When Hernan Cortes began his siege of the Aztec capital city of Tenochtitlan in 1521, he split his coalition of Spanish and allied native warriors among several officers and sent them to positions on different causeways that led toward the Aztec capital, which was built on a marshy lake. With the help of his native allies, Cortes was also able to build 13 ships to deploy on the lake around Tenochtitlan—theses ships aided his divided forces as they pushed up the causeways toward the city. In addition to supporting the Spanish ground troops and keeping hostile canoe fleets at bay, the ships also patrolled the lake at night in search of Aztec smugglers attempting to bring food and water into the besieged city. Hernan Cortes made mention of these anti-smuggling operations in his Third Letter to his liege, Charles V:
“I gave particular instructions to the commanders of these brigantines, to run day and night from one camp to the other, some one way and some to the other, since the enemy were in the habit of visiting part of the main land in the vicinity of the two camps with their canoes, which they loaded with water, fruits, maize, and other supplies” (Hernan Cortes, Third Letter).
Bernal Díaz del Castillo, one of the conquistadors who served with Hernan Cortes, also made note of the nightly conflict between patrol ships and smugglers in his memoir history, The Conquest of New Spain. He wrote of how hunting the smugglers served a dual purpose, for it disrupted the besieged city’s food supply and also expanded the diet of the Spaniards, themselves, as the Spanish infantry on the causeways were reportedly persisting mainly on scavenged vegetables and fruits. Therefore, when the patrols captured a shipment of meat, it not only deprived the much-needed food from the Aztecs, but also gave Cortes’ troops a more exciting meal.
As time went on, the Aztecs became aware of the campaign against their smugglers. At the same time, Cortes’ patrols in the lake began to underestimate their opponents as the Spanish successes in naval battles and smuggler seizures piled up. Taking advantage of this lack of respect and discipline, the Aztecs would soon make the hunters become the hunted.
One night, two Spanish patrol ships caught site of some enemy canoes paddling a cargo of what they thought was fresh water toward the city of Tenochtitlan. With their targets in sight, the patrol ships sped off in the direction of the smugglers. The rowers in the canoes, upon realizing that they were being pursued, frantically began paddling toward a nearby shore. Although the ships were closing in, the Aztec smugglers were able to reach a lakeside thicket that crept into the water. As the smugglers pulled their canoes ashore, the two patrol ships arrived near the thicket, hoping to catch their prey before the enemy could escape. Yet, as they rowed closer to the visible vegetation, the ships jolted to a stop. No matter how hard they rowed, the ships would not budge—as the Spaniards would later discover, the Aztecs had planted spikes in that area of water, which caught or impaled the hulls of the Spanish ships.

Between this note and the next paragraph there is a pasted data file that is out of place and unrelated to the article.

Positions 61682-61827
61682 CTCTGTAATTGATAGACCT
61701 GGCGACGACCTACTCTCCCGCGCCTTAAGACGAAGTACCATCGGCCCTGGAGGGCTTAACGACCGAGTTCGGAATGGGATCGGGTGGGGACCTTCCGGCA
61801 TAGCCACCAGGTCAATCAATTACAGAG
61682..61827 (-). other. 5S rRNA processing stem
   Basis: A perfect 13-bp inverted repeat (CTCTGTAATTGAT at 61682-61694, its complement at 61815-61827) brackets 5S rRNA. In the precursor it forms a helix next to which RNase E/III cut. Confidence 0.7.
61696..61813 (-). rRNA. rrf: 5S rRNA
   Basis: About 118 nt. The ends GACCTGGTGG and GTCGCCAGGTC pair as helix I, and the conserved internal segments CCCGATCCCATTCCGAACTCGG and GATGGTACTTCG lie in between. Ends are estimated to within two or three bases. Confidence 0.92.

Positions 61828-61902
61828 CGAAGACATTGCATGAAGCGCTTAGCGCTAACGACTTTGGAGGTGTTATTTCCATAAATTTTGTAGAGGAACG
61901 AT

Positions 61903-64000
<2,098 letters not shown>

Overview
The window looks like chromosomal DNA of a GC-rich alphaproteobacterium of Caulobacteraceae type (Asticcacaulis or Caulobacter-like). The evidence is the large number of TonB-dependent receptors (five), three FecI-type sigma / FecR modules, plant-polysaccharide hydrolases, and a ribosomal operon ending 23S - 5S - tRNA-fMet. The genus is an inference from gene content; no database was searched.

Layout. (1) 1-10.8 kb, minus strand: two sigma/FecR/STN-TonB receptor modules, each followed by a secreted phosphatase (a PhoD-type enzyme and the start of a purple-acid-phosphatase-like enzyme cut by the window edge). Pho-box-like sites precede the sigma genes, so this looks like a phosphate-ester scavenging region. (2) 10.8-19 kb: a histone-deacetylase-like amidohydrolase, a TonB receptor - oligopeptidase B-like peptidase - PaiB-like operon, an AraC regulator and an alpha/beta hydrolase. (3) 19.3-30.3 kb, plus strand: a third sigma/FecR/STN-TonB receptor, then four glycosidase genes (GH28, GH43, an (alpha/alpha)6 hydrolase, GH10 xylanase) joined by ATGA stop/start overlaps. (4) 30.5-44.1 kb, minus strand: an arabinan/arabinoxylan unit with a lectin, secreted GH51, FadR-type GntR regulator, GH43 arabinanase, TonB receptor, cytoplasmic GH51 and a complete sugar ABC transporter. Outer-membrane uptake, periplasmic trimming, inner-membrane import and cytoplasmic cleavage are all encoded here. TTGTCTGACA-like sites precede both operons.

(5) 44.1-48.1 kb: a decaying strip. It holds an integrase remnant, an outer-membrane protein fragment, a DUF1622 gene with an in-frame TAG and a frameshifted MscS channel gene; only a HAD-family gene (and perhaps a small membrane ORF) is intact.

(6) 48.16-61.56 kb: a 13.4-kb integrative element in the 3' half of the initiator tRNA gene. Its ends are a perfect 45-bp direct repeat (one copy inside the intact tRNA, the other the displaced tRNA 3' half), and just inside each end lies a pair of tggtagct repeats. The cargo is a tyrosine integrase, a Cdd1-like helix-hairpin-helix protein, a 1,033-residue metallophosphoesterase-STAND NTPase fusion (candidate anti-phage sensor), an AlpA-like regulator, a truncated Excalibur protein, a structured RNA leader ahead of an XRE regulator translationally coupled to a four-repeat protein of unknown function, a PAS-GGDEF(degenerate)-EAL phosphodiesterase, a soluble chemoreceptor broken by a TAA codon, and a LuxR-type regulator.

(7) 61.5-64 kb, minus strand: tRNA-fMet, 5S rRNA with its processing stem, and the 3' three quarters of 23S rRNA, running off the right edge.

Hidden stakes, however, were not the only threat faced by the stranded crews. Looking out from their ships, the conquistadors would have seen the thicket appear to start moving. The brushy vegetation started floating closer to the ships, and the sailors could start to discern distinct masses in the growth. Unfortunately for the Spaniards, the thicket was not really a thicket at all—actually, it was approximately thirty camouflaged canoes filled with warriors. Having successfully caught the two patrol ships in their trap, the Aztecs launched their attack. The aforementioned Bernal Díaz del Castillo recounted the ill fates of these sailors:
“When they reached the ambush all the pirogues came out together and attacked them, quickly wounding all the soldiers, oarsmen, and officers; and the launches could not escape in either direction on account of the stakes that had been planted. Thus they killed a certain Captain de Portilla, an excellent soldier who had fought in Italy, and wounded Pedro Barba, another good officer, whose launch they captured and who died of his wounds three days later” (Conquest of New Spain, chapter 151).
Written by C. Keith Hansley
Picture Attribution: (cropped section from The Conquest of Tenochtitlán, painting dated to the 17th century, [Public Domain] via Creative Commons).
- The Conquest of New Spain by Bernal Díaz, translated by J. M. Cohen. New York: Penguin Books, 1963.